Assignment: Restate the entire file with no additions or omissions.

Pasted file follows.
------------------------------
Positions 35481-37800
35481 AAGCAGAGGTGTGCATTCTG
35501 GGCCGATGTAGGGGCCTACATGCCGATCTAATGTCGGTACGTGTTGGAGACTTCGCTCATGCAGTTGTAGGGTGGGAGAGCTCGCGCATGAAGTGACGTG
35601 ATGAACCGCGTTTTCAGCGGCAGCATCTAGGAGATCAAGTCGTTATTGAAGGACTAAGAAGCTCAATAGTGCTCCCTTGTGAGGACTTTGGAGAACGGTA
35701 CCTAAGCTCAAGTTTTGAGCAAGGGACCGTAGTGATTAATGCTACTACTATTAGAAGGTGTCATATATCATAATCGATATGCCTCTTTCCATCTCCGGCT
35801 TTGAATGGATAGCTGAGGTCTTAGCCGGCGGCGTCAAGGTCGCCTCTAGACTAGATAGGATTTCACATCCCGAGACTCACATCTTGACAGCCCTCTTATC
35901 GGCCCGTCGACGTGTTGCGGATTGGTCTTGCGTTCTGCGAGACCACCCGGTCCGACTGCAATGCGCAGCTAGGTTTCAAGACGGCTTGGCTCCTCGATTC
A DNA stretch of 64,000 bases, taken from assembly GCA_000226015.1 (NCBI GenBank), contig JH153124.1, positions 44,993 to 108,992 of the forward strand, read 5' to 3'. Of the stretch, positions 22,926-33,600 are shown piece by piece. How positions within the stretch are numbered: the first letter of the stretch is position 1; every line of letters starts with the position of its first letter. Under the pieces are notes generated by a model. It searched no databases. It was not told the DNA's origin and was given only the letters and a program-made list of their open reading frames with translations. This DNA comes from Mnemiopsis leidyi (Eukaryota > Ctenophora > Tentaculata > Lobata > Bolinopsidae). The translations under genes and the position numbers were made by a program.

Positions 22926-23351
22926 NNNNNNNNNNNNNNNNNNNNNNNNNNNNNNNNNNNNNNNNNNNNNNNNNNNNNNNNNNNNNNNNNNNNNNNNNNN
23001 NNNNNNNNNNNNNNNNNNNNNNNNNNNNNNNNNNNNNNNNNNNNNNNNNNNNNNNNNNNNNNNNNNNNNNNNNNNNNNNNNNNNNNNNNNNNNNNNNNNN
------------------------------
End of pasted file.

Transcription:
Positions 35481-37800
35481 AAGCAGAGGTGTGCATTCTG
35501 GGCCGATGTAGGGGCCTACATGCCGATCTAATGTCGGTACGTGTTGGAGACTTCGCTCATGCAGTTGTAGGGTGGGAGAGCTCGCGCATGAAGTGACGTG
35601 ATGAACCGCGTTTTCAGCGGCAGCATCTAGGAGATCAAGTCGTTATTGAAGGACTAAGAAGCTCAATAGTGCTCCCTTGTGAGGACTTTGGAGAACGGTA
35701 CCTAAGCTCAAGTTTTGAGCAAGGGACCGTAGTGATTAATGCTACTACTATTAGAAGGTGTCATATATCATAATCGATATGCCTCTTTCCATCTCCGGCT
35801 TTGAATGGATAGCTGAGGTCTTAGCCGGCGGCGTCAAGGTCGCCTCTAGACTAGATAGGATTTCACATCCCGAGACTCACATCTTGACAGCCCTCTTATC
35901 GGCCCGTCGACGTGTTGCGGATTGGTCTTGCGTTCTGCGAGACCACCCGGTCCGACTGCAATGCGCAGCTAGGTTTCAAGACGGCTTGGCTCCTCGATTC
A DNA stretch of 64,000 bases, taken from assembly GCA_000226015.1 (NCBI GenBank), contig JH153124.1, positions 44,993 to 108,992 of the forward strand, read 5' to 3'. Of the stretch, positions 22,926-33,600 are shown piece by piece. How positions within the stretch are numbered: the first letter of the stretch is position 1; every line of letters starts with the position of its first letter. Under the pieces are notes generated by a model. It searched no databases. It was not told the DNA's origin and was given only the letters and a program-made list of their open reading frames with translations. This DNA comes from Mnemiopsis leidyi (Eukaryota > Ctenophora > Tentaculata > Lobata > Bolinopsidae). The translations under genes and the position numbers were made by a program.

Positions 22926-23351
22926 NNNNNNNNNNNNNNNNNNNNNNNNNNNNNNNNNNNNNNNNNNNNNNNNNNNNNNNNNNNNNNNNNNNNNNNNNNN
23001 NNNNNNNNNNNNNNNNNNNNNNNNNNNNNNNNNNNNNNNNNNNNNNNNNNNNNNNNNNNNNNNNNNNNNNNNNNNNNNNNNNNNNNNNNNNNNNNNNNNN